Kingdoms and Castles is a fun and breezy medieval city builder

The first threat appears when my kingdom is nothing but a small castle, a few farms, and a sprinkling of tiny peasant hovels. It's a red dragon, a big blocky one, soaring over the fields during a thunderstorm, periodically roaring and pausing to hover menacingly. I sit there watching and nervously wonder if it's going to torch my meager holdings and end my game before it's barely begun, but it doesn't—the beast eventually flaps away over the sea, letting me get back to chopping wood, building roads, and growing food. I also add something to my to-do list: build defenses.

Kingdoms and Castles, which was successfully Figstarted back in January, is a medieval city building sim. I know there are lots and lots of Minecraft-lookin' games out there, and there's a fine line between the ones that look warm and charming and those that make you roll your eyes and say "Ugh, another one?" As you can see, Kingdoms and Castles is the former: the art and animation are perfectly pleasing and watching your town grow and your residents live their tiny, blocky little lives is fun.

You begin by plopping a small castle down, aiming for a nice spot close to the resources you're going to need: lots of trees for lumber, a good amount of fertile land for farming, plus stone and iron deposits for mining. Your most important resource is your population: the itty bitty peasants that will be doing all the work for you.

This makes beginning the game a bit slow: you need citizens to chop lumber and work the farms, but without homes (built with lumber) and food (grown on farms) it's difficult to attract new peasants to join your community. Everything needs to be near a road, which also requires lumber, so the initial game can be a bit laborious: waiting for your tiny collection of peasants to slowly hack up enough logs so they can build their own homes, while you pretty much just sit around and wait, leaning on the fast-forward button.

Thankfully, once you've attracted a few more people to your castle town, things begin to move a bit more quickly and the sim becomes more enjoyable. You can build orchards (an improvement over farms), a logging mill (which will re-plant trees for future chopping), markets, quarries, bakeries, pubs, churches, buildings that let you stockpile food to last through the winter, and bigger cottages that can hold more peasants. Many of these buildings need to be staffed by several workers: constructing multiple mills won't do much to increase your lumber supply if you don't have enough bodies to operate them, and you can also temporarily close buildings to divert workers to where you need them most.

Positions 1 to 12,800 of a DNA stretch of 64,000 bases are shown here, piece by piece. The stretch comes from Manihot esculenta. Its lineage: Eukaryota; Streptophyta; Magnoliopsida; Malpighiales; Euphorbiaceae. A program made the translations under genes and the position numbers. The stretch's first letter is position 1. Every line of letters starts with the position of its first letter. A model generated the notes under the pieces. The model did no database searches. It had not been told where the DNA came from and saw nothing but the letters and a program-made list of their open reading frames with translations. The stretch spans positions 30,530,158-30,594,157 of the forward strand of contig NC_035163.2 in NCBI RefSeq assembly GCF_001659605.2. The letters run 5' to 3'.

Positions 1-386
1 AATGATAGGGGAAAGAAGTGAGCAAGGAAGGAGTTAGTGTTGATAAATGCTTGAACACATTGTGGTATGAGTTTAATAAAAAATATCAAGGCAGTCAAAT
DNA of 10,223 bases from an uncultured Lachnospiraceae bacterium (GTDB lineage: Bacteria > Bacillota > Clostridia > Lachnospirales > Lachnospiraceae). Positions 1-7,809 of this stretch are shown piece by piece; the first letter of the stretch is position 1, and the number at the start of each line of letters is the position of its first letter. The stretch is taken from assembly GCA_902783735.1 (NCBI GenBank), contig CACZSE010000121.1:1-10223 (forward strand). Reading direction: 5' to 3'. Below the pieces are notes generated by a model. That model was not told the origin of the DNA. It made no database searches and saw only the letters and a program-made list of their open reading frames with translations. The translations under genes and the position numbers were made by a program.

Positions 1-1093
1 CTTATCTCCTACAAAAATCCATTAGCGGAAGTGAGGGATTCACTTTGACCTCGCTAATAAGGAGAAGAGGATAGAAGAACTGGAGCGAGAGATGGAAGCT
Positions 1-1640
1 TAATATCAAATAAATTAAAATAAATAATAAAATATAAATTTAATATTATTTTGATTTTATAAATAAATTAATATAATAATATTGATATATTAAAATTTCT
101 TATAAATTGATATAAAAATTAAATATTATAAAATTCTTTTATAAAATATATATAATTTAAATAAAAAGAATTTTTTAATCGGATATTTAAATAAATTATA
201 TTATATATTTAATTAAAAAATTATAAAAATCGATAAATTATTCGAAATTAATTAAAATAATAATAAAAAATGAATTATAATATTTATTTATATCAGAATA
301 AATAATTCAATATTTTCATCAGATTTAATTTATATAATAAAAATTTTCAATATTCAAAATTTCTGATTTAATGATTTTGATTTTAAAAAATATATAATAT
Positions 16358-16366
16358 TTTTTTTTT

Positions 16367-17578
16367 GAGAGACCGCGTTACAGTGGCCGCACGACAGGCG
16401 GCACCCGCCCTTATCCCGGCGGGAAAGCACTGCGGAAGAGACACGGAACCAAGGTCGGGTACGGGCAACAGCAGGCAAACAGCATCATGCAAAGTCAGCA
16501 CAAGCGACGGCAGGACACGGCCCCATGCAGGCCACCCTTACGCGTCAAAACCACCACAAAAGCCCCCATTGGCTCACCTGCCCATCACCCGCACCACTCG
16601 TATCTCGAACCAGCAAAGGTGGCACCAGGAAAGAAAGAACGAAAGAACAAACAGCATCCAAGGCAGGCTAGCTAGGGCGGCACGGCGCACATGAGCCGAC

Meanwhile, you can grow your castle: add a treasury so you can begin to tax peasants, build defensive towers for archers and ballistas, and military buildings to train heroes and recruit soldiers. You can even build a moat, which I wasn't able to do since I built my town pretty much right up against my castle walls so I wouldn't have to use all my lumber for making long and winding roads.

This is all a perfectly enjoyable clickfest, plopping down buildings and watching them be constructed, seeing the villagers carry buckets of water from the well to douse a fire, and watching the seasons change as the years speed by. There's no real tutorial, but a trio of advisers in your keep will regularly alert you to the problems you're facing, like food shortages, unhappy peasants (or happy ones, which means it's a good time to raise taxes), and other events.

I haven't see the dragon again (there are apparently ogres as well) but I've been invaded twice by Vikings. I get enough warning to know they're coming: they sail slowly across the sea and then trudge through the forest to my (still) defenseless town. As they march down the roads they burn everything they pass: cottages, a tavern, even the road they're marching on. Meanwhile, I'm busy trying to build a barracks and recruit some soldiers, but I only manage to train a couple of heroes, who aren't terribly effective against the Vikings. At least the Vikings don't stay long: after a bit of destruction, they politely return to their ship and sail away.

The next time the Vikings attack, I'm a bit better prepared. My heroes again prove a bit useless, but I've got a manned ballista which fires away at the invader, and as you can (sort of) see above, the Viking (carrying a red banner) keels over before he can do too much damage and escape. I clearly need to keep building up my defenses, especially if that dragon every returns.

You can play Kingdoms and Castles without threats, if you'd prefer a completely peaceful experience, or with occasional threats (as I did), or with more frequent ones for a greater challenge. I'm finding the middle difficulty a nice fit, just enough to keep you on your toes without seeing your town razed every few minutes, and there are plenty of other problems to solve like food shortages and bouts of illness that can hew down your population. 

Kingdoms and Castles doesn't have appear to have a whole lot of depth, simulation-wise, but it's damn enjoyable, charming as heck, and priced at an extremely reasonable $10 on GoG and Steam.

Christopher Livingston
Senior Editor

Chris started playing PC games in the 1980s, started writing about them in the early 2000s, and (finally) started getting paid to write about them in the late 2000s. Following a few years as a regular freelancer, PC Gamer hired him in 2014, probably so he'd stop emailing them asking for more work. Chris has a love-hate relationship with survival games and an unhealthy fascination with the inner lives of NPCs. He's also a fan of offbeat simulation games, mods, and ignoring storylines in RPGs so he can make up his own.